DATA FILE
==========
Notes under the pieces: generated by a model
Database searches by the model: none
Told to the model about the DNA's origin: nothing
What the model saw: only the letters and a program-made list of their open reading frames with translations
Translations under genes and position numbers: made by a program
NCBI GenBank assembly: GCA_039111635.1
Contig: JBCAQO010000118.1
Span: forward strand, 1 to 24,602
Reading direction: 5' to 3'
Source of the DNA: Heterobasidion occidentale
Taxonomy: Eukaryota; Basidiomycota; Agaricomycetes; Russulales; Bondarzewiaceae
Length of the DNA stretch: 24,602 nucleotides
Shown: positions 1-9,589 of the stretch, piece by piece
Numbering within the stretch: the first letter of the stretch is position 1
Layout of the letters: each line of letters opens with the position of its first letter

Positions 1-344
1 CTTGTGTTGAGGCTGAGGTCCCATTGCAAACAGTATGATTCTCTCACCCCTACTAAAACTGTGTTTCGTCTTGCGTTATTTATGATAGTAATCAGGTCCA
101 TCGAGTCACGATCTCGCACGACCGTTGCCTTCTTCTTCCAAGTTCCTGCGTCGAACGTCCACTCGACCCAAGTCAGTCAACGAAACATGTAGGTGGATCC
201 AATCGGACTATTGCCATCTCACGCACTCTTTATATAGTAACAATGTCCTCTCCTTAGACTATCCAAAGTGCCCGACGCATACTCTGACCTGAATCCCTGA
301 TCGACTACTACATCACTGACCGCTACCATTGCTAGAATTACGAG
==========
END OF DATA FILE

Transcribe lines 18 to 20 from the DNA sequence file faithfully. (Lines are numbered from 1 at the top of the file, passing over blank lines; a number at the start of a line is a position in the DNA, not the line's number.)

101 TCGAGTCACGATCTCGCACGACCGTTGCCTTCTTCTTCCAAGTTCCTGCGTCGAACGTCCACTCGACCCAAGTCAGTCAACGAAACATGTAGGTGGATCC
201 AATCGGACTATTGCCATCTCACGCACTCTTTATATAGTAACAATGTCCTCTCCTTAGACTATCCAAAGTGCCCGACGCATACTCTGACCTGAATCCCTGA
301 TCGACTACTACATCACTGACCGCTACCATTGCTAGAATTACGAG